Sunday, February 8, 2009

Unknitting, Ripping back, Redoing and Fixing Mistakes


The Agony of Repair

As I was thinking, while knitting, about the value of unknitting, ripping back and/or fixing mistakes, a mistake happened. I kept knitting, oblivious to the error. Typically, I've never regretted starting over after using the wrong size needles, or unknitting after missing a decrease, or ripping back after messing up a whole section.

Should I just re-knit it?
The first big knitting problem I encountered was the time I used 8mm needles instead of US 8 needles. I had the whole ribbing section completed on the bottom of a sweater, ready to change needle size before I realized I had used the wrong size needles. I thought about just going with it and continuing with this size needle. I pondered the dilemma for a really long time. Who would know? I think I'm inherently lazy - a failed perfectionist. I'm really glad I did re-cast on and started fresh. The sweater turned out pretty good. Currently, I'm dealing with a sweater-eating dog who ate the sleeve cuff of that sweater - but that's a whole different story.


Bella, a sweater-eating dog! She looks innocent, n'est-ce pas?

While knitting a pair of gloves for a Christmas gift for my mother this year, I added an extra row in a 4 row pattern repeat - twice! I considered not redoing the cuff and relying on miraculous blocking techniques to match the gloves perfectly. My daughter said I was crazy to even think of re-knitting! The Christmas gathering was less than 4 days away. I re-did the one glove anyway. It was easier to re-start the glove than to rip back or unknit to the point of the extra rows. I don't know what I was thinking - relying on blocking! I don't even like to block and shape and don't usually do it with small projects.


This is the matching pair of gloves!

Ripping back ribbing is a nightmare.
I can never situate the stitches on the needles correctly. I tried teaching myself to knit socks on two circular needles at the same time. I think I have directional dyslexia and couldn't keep it straight which way I was going. Those uneven cuffs are lying in the bottom of a basket somewhere. I'm saving the yarn for another pair of socks. I don't mind ripping back stockinette with wool yarn. The stitches seem to stay just fine.


Generally, I rip back instead of unknit so I can go really fast.
I tried to use a smaller needle threaded through the stitches and unravelled to some point, but I couldn't seem to follow the row. I ended up with lots of loops hanging behind the row and had to unknit anyway until all the loops were gone. I probably would have been better off starting over or taking the time to unknit 30 or more rows. I made huge errors with this sweater. I forgot to decrease at the neckline and had to go back about 5 or 6 inches. This was not fun yarn to work with in reverse. I tried to insert a smaller cable needle about where I would want to begin knitting. I could not do it right.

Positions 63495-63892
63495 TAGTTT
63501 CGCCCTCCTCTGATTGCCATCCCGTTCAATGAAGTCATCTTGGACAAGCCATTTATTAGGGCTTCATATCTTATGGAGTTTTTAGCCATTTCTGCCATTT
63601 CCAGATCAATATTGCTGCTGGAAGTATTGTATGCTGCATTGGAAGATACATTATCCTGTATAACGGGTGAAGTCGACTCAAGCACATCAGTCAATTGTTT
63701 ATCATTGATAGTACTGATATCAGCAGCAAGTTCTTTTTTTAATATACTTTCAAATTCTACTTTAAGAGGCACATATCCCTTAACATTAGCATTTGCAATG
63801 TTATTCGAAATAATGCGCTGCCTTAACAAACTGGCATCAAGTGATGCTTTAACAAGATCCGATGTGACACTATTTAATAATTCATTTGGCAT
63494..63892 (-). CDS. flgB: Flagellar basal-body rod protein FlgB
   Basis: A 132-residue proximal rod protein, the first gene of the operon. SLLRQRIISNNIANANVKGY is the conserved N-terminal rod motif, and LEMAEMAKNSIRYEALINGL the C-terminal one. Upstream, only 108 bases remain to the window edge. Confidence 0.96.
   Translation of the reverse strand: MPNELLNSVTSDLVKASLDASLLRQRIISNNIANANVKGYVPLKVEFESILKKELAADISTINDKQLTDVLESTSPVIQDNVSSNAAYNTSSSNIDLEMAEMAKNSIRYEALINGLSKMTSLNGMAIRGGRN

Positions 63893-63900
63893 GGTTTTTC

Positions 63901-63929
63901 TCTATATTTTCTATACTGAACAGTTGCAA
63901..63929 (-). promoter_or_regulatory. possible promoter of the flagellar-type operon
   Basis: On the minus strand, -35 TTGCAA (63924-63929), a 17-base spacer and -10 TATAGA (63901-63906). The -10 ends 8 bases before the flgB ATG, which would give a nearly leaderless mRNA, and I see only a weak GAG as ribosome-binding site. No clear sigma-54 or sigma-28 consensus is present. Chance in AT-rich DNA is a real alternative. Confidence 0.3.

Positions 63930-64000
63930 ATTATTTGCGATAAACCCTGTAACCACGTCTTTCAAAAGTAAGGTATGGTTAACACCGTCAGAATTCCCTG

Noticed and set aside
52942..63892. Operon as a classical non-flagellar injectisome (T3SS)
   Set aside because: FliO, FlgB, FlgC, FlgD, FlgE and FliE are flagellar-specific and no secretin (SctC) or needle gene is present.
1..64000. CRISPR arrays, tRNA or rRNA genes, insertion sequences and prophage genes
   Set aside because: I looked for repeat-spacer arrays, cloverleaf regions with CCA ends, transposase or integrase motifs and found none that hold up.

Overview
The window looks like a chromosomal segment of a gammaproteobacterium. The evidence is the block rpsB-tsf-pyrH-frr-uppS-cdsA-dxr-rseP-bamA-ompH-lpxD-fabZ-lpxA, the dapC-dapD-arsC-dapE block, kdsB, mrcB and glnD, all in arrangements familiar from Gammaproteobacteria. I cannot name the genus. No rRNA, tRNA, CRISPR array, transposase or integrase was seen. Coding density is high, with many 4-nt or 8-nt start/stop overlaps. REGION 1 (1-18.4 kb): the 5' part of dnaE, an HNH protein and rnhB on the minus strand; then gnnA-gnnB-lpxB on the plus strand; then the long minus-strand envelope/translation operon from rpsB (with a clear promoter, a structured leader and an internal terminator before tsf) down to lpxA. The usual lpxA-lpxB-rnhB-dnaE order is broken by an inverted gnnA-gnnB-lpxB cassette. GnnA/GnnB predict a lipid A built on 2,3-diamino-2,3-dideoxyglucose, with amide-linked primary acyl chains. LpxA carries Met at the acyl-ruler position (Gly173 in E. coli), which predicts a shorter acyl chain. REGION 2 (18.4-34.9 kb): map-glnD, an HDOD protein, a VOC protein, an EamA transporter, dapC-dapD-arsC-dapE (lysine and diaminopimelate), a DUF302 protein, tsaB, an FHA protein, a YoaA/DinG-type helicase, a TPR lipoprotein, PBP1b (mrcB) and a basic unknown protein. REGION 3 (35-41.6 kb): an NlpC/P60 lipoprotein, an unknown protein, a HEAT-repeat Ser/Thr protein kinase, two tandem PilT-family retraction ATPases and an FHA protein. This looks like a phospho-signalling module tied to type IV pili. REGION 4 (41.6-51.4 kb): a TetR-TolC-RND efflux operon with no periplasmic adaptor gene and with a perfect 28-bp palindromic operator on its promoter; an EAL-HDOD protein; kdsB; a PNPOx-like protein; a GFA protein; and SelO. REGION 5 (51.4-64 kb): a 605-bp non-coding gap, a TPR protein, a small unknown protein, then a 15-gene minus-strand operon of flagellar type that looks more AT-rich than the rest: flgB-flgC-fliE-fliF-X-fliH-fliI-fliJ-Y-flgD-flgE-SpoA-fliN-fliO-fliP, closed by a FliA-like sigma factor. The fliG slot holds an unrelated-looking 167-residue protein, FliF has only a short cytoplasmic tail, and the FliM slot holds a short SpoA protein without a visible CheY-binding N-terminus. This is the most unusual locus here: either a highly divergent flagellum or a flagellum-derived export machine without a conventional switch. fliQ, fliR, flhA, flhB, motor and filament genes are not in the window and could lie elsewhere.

It's finished and I need only to create a belt. I'm glad I did the tedious repair. Actually, I didn't have much of a choice.


The tedious task of unknitting
I'll unknit for a few rows, but beyond that, re-doing or unraveling is how I handle most situations.

I don't fix everything
At times I've not fixed what is clearly a mistake and made it a design element. Without reading the pattern on the toe-up socks I've made plenty of times, I increased for the gusset on the wrong half of the socks and was putting the rib pattern into the gusset area. It turned out fine. An expert might look down upon my socks, but they worked out okay and are unique.



There are funny triangular sections at the gusset, but it works just fine.

Perfection, or not

When I noticed my mistake on the project I was knitting while thinking about this post, I really didn't want to fix it. It was noticeable only on the back of the work. Apparently, I picked up a strand when I inserted the cable needle. There was a strand pulled across the back of the cable area and I noticed it when I reached the next cable crossing 6 rows of 115 stitches later. I wanted to cry. I didn't think I could repair it because, not only did I have to release the cable area, I had to re-do the border stitch, too. It's not perfect and that bugs me, but it's good enough. I think I placed one of the stitches the wrong way, but it's mostly hidden by the cable twist. I hope I don't point it out to people when they compliment me on the sweater.

The repaired cables aren't all that noticeable.

With this light blue center cable v-neck sweater I've crossed one of the cables the wrong way - twice! I've learned how to fix that mistake by now. I'm learning as I go. I thought this would be a simple pattern with enough of a challenge to keep me interested. When I get tired or distracted I really should put away the knitting, but it's an addiction. I think, "Just one more row," or "Just until the decrease," or "Just until the next cable crossing."

The next big fix

I plan to repair/redo/reknit the gnawed sweater cuff. That's a big mistake and I don't know exactly how to tackle the problem. Fortunately, I was able to find the exact yarn - color and dyelot - from a ravelry knitter.

No comments: